You hit it on the head. For anyone looking into or giving RO a try, monitoring pond PH, TDS and KH is very important. If your KH drops too far oops there goes PH.
    Bob

  4. #4
    Jumbo farne230's Avatar
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    Does not seam to be much interest, therefore I will keep it short.

    If considering RO, I recommend:
    1. always go with the option to recycle your waste water, this will increase your product output-cost is usually less then $150;
    2. Always go with the product and waste gages, they is where you fine tune your equipment to reach optimum product to waste ratio's;
    3. The pretreatment is very important to remove suspended solids and allow your membranes a longer life, since they are the most expensive to replace; Ask for washable filters,they will save you a few dollars in replacement costs;
    4. Another word on pretreatment, most RO manuafactures require a softener and charcoal pretreatment due to high alkaline waters and effects of chlorine on membrane life. The membranes should last about 4 to 5 years in this situation.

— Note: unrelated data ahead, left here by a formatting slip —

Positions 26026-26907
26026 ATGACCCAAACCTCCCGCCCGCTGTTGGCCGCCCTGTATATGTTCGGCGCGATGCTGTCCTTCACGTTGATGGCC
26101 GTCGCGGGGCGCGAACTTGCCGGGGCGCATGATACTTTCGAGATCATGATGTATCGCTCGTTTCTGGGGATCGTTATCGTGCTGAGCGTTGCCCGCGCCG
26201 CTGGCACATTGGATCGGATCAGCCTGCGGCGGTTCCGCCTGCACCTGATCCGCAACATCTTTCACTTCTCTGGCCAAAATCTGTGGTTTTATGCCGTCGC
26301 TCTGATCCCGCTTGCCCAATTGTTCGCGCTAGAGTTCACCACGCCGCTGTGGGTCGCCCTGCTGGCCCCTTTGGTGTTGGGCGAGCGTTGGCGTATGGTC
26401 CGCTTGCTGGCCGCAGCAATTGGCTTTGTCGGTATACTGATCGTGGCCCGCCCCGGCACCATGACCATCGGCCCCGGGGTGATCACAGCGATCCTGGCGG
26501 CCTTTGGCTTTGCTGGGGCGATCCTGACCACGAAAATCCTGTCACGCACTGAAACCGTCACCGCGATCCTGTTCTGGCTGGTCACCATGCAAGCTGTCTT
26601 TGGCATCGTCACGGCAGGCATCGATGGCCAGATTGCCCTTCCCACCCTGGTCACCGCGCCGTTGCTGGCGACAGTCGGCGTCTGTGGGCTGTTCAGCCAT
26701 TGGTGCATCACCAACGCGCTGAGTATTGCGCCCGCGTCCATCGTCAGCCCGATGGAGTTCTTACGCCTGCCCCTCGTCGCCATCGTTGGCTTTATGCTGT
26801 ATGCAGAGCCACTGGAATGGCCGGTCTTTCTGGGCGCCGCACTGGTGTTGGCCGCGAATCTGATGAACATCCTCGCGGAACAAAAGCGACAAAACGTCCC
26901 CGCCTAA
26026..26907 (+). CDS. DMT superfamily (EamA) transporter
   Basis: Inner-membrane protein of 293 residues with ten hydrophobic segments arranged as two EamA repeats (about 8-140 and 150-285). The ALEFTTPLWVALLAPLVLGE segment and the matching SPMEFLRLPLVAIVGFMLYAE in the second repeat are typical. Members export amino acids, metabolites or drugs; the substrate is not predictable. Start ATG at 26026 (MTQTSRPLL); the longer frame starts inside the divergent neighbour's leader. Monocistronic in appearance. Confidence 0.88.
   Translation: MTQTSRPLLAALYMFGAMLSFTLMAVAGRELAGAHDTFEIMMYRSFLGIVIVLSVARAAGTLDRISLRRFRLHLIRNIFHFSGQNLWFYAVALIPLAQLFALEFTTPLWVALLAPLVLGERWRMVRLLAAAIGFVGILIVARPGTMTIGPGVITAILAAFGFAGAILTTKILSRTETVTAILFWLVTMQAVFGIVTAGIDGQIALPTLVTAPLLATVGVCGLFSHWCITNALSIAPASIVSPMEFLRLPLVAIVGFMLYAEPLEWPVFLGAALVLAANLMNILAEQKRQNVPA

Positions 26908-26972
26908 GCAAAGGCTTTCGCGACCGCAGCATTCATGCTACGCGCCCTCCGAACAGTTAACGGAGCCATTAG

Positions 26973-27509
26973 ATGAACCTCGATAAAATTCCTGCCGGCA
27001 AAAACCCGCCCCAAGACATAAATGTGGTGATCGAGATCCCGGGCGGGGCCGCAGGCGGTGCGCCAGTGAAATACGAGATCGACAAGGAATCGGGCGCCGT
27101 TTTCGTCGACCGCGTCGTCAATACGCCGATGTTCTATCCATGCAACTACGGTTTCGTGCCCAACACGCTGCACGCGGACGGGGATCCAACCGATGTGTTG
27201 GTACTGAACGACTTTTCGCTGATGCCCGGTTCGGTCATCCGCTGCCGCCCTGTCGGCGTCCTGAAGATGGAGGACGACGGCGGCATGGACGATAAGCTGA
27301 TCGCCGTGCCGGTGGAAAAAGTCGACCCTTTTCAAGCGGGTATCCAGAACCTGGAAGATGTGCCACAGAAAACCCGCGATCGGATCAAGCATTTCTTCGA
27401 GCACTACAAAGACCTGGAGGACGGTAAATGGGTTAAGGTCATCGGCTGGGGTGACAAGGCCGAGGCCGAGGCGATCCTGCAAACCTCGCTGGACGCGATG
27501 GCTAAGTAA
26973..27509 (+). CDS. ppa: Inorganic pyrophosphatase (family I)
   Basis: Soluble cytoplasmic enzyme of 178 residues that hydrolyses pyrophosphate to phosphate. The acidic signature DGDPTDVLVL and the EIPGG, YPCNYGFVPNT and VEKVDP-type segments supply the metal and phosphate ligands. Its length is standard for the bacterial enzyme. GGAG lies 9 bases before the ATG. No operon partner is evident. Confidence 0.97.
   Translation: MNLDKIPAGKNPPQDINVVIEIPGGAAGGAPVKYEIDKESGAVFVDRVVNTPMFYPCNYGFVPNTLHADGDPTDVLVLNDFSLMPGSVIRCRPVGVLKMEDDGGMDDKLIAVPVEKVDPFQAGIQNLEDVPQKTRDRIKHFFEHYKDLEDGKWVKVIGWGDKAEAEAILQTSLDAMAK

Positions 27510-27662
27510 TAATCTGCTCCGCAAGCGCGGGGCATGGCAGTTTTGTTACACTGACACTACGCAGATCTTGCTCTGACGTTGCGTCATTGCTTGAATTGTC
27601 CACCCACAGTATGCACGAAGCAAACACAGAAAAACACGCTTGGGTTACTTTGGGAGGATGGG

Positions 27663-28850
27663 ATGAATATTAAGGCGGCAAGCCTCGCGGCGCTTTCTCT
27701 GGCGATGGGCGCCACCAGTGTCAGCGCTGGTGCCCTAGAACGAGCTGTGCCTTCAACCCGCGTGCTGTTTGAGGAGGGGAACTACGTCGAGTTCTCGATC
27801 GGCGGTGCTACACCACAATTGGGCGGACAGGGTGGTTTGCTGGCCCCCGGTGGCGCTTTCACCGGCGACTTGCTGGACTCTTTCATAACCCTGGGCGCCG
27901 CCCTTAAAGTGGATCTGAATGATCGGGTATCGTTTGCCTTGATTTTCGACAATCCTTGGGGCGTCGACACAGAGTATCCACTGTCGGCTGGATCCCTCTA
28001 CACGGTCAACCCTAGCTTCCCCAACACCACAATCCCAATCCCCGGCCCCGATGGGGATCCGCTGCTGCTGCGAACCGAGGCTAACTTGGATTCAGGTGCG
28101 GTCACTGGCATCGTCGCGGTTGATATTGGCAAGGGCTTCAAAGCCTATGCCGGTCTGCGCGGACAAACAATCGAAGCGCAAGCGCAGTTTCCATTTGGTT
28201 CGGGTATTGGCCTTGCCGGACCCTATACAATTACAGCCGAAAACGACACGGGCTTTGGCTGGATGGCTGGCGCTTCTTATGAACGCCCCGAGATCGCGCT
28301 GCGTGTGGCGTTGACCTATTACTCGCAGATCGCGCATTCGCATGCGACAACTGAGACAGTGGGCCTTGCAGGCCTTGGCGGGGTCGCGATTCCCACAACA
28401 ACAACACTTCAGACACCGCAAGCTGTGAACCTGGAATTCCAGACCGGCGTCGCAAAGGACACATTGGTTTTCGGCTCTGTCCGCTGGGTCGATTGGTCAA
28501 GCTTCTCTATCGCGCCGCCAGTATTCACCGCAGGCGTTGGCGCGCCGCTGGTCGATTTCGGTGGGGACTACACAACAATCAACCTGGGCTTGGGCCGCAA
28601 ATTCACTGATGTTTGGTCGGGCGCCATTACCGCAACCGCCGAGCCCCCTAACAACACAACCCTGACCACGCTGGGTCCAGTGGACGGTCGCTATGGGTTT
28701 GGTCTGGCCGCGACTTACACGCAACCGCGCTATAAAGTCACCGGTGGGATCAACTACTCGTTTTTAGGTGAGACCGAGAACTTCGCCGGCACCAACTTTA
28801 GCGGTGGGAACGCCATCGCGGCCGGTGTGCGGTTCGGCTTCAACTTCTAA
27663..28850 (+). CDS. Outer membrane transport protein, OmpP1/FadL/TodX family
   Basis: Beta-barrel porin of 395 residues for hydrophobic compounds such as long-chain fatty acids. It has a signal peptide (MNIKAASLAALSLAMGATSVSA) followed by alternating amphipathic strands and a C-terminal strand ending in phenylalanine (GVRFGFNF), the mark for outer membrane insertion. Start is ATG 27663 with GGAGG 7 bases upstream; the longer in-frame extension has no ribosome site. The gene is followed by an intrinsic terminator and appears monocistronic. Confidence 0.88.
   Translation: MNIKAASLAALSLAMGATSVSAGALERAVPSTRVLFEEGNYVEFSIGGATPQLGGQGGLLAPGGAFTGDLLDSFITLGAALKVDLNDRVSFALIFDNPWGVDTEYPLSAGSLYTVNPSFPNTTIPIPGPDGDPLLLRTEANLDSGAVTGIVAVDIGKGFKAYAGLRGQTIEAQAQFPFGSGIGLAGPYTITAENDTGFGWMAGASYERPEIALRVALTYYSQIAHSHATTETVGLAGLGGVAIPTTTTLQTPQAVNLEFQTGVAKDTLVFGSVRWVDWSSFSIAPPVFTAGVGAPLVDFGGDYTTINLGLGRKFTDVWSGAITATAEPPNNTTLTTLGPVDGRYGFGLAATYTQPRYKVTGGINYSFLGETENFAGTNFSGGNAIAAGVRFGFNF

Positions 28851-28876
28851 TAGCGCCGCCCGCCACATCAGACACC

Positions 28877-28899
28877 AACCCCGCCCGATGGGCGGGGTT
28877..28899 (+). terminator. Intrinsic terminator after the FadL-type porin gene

5. Before purchasing your RO, you should search the web for you local water providers annual water quality report and submit this to the retailer you are working with. They will assure the correct system for you.
    6. Do not be afraid of making revisions, in my case I replaced the carbon cartridge with a 1 micron sediment filter since I had plenty of carbon filtration.
    7. Prices are negotable..